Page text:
A plurality of flexible webs 22 is connected between the inner shell 18 and the outer shell 20. The outer shell 20 in combination with the webs 22 provides support to the inner shell 18 to resist kinking of the inner shell 18 during surgery. Obviously, more or fewer than the four webs 22 shown may be used. The more webs used, the more rigid or resistant to bending the tubing 14 will be. This combination of an outer shell and webs connected to a compliant inner shell allows the tubing 14 to be flexible but to resist kinking and therefore ensure a continuous supply of irrigating fluid to a surgical site.

FIG. 3 shows a partial perspective view of the tubing 14 showing the webs 22 connected between the outer shell 20 and the inner shell 18. While the webs 22 are shown running along the longitudinal axis of the tubing 14, webs may also run in spirals along tubing 14. While the outer shell 20 and webs 22 have been shown to span the entire length of tubing 14, it is to be understood that they may not span the entire length of tubing 14, but rather only a substantial length in order to provide sufficient resistance to kinking of the tubing during surgery. Tubing 14 also provides the benefit of being able to receive a standard barb fitting on the end of the tubing for connection to a fluid source or a surgical handpiece.

FIG. 4 shows an elevation view of a partial length of tubing 14 being bent that resists bending and therefore prevents or minimizes kinking of the tubing 14 during use in surgery, unlike the tubing of FIG. 1. It is desirable that the thickness of the inner shell 18 be a maximum of 0.015 inches. This is compared to a standard prior art irrigation tube thickness of 0.021 inches. By making the thickness of the tubing thin, tubing 14 and specifically inner shell 18, can act as a fluid accumulator to provide a sufficient supply of fluid quickly to the handpiece upon the removal of an occlusion from the handpiece, such as a phacoemulsification handpiece during surgery. This is quite important, in order to prevent collapse of the eye, which can cause significant and perhaps irreversible damage to the eye.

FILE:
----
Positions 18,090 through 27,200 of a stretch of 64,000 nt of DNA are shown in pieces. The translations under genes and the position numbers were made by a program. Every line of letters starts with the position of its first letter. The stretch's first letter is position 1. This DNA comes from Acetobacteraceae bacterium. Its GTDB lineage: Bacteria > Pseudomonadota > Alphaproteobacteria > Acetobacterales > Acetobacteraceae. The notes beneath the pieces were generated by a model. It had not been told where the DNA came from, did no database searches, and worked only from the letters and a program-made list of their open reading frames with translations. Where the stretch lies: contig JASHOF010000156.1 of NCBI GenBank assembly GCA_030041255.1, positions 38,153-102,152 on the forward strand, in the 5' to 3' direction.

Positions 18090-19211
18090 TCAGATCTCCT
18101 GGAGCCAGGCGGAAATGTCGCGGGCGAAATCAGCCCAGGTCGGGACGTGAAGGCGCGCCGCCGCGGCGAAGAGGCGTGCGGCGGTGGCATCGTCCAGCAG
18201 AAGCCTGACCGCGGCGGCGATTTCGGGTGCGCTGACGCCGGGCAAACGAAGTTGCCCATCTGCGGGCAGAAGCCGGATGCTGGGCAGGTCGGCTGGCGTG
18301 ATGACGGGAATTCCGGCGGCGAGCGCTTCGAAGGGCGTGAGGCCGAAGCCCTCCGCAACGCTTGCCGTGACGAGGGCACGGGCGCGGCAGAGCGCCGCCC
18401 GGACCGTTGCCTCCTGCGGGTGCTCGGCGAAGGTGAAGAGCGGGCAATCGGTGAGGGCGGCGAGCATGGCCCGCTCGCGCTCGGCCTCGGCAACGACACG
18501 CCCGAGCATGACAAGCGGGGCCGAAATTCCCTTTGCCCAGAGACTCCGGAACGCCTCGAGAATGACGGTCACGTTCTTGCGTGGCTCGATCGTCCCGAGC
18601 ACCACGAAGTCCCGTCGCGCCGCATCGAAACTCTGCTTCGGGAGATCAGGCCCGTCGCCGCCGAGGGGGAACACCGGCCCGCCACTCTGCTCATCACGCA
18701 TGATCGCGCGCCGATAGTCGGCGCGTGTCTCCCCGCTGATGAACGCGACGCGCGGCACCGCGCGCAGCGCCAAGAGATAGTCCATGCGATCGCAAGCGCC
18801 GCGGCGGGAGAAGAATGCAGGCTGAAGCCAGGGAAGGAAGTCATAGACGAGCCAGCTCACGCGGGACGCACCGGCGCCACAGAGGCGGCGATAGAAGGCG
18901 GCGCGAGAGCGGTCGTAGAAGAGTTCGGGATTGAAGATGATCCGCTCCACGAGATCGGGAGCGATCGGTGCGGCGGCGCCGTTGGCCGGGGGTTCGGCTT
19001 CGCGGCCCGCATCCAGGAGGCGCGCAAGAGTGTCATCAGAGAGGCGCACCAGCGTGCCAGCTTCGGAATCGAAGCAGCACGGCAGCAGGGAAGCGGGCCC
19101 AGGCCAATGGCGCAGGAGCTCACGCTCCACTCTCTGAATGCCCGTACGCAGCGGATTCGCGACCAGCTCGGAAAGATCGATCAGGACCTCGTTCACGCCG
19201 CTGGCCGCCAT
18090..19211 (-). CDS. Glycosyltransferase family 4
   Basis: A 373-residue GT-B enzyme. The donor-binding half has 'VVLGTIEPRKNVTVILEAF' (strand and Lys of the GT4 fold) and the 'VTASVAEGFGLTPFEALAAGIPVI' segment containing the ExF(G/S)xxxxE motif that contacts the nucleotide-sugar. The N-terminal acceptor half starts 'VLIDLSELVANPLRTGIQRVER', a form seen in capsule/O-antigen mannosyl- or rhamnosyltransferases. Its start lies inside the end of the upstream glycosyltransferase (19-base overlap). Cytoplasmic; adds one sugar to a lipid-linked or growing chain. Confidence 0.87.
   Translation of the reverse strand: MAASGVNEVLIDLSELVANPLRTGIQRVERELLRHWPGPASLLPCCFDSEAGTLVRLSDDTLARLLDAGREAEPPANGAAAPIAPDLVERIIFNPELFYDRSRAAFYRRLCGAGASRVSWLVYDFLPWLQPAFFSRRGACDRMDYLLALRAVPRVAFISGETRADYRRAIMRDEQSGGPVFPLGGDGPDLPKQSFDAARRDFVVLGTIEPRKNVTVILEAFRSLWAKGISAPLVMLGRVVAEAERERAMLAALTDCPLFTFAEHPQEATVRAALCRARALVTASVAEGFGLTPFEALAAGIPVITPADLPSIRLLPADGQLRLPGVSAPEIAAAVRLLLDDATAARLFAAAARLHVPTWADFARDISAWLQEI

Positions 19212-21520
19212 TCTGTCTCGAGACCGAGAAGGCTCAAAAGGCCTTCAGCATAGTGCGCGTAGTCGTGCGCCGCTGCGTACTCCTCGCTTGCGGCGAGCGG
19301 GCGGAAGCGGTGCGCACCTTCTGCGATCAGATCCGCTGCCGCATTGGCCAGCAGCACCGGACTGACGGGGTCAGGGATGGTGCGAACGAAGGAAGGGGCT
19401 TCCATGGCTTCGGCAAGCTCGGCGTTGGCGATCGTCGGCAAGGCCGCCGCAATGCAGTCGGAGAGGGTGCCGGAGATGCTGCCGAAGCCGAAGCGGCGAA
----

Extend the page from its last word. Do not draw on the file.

FIG. 5 shows a length of flexible irrigation tubing 14 having an inner lumen 16 for transporting fluid 24 to a surgical handpiece 26. Surgical handpiece 26 is connected to the tubing 14 for performing an ophthalmic surgical procedure, including delivering the fluid to a surgical site, shown generally at 28.

Surgical handpiece 26, is also connected to tubing 30, and power cord 32, which in turn are connected to surgical pump 34, which forms a part of a surgical system 36.

Referenced by
Citing PatentFiling datePublication dateApplicantTitle
US7981074Nov 2, 2006Jul 19, 2011Novartis AgIrrigation/aspiration system
US8631831Aug 12, 2009Jan 21, 2014Alcon Research, Ltd.Multi-compliant tubing
Classifications
U.S. Classification604/43
International ClassificationA61M3/00
Cooperative ClassificationA61M3/0279, A61M2210/0612, A61F9/007, A61M39/08
European ClassificationA61M39/08
Legal Events
DateCodeEventDescription
Aug 5, 2012ASAssignment
Owner name: BAUSCH & LOMB INCORPORATED, NEW YORK
Free format text: RELEASE BY SECURED PARTY;ASSIGNOR:CREDIT SUISSE AG, CAYMAN ISLANDS BRANCH;REEL/FRAME:028726/0142
Effective date: 20120518
Nov 16, 2007ASAssignment
Owner name: CREDIT SUISSE, NEW YORK
Free format text: SECURITY AGREEMENT;ASSIGNORS:BAUSCH & LOMB INCORPORATED;B&L CRL INC.;B&L CRL PARTNERS L.P.;AND OTHERS;REEL/FRAME:020122/0722
Effective date: 20071026
Owner name: CREDIT SUISSE,NEW YORK
Free format text: SECURITY AGREEMENT;ASSIGNORS:BAUSCH & LOMB INCORPORATED;B&L CRL INC.;B&L CRL PARTNERS L.P. AND OTHERS;US-ASSIGNMENT DATABASE UPDATED:20100225;REEL/FRAME:20122/722
Free format text: SECURITY AGREEMENT;ASSIGNORS:BAUSCH & LOMB INCORPORATED;B&L CRL INC.;B&L CRL PARTNERS L.P. AND OTHERS;US-ASSIGNMENT DATABASE UPDATED:20100302;REEL/FRAME:20122/722
Free format text: SECURITY AGREEMENT;ASSIGNORS:BAUSCH & LOMB INCORPORATED;B&L CRL INC.;B&L CRL PARTNERS L.P. AND OTHERS;US-ASSIGNMENT DATABASE UPDATED:20100406;REEL/FRAME:20122/722
Free format text: SECURITY AGREEMENT;ASSIGNORS:BAUSCH & LOMB INCORPORATED;B&L CRL INC.;B&L CRL PARTNERS L.P. AND OTHERS;US-ASSIGNMENT DATABASE UPDATED:20100420;REEL/FRAME:20122/722
Free format text: SECURITY AGREEMENT;ASSIGNORS:BAUSCH & LOMB INCORPORATED;B&L CRL INC.;B&L CRL PARTNERS L.P. AND OTHERS;US-ASSIGNMENT DATABASE UPDATED:20100504;REEL/FRAME:20122/722
Free format text: SECURITY AGREEMENT;ASSIGNORS:BAUSCH & LOMB INCORPORATED;B&L CRL INC.;B&L CRL PARTNERS L.P. AND OTHERS;REEL/FRAME:20122/722
Feb 20, 2007ASAssignment
Owner name: BAUSCH & LOMB INCORPORATED, NEW YORK
Free format text: ASSIGNMENT OF ASSIGNORS INTEREST;ASSIGNORS:PERKINS, JAMES T.;VERSAMENN, MICHAEL;KNIGHT, JEFFERY A.;REEL/FRAME:019003/0480
Effective date: 20050929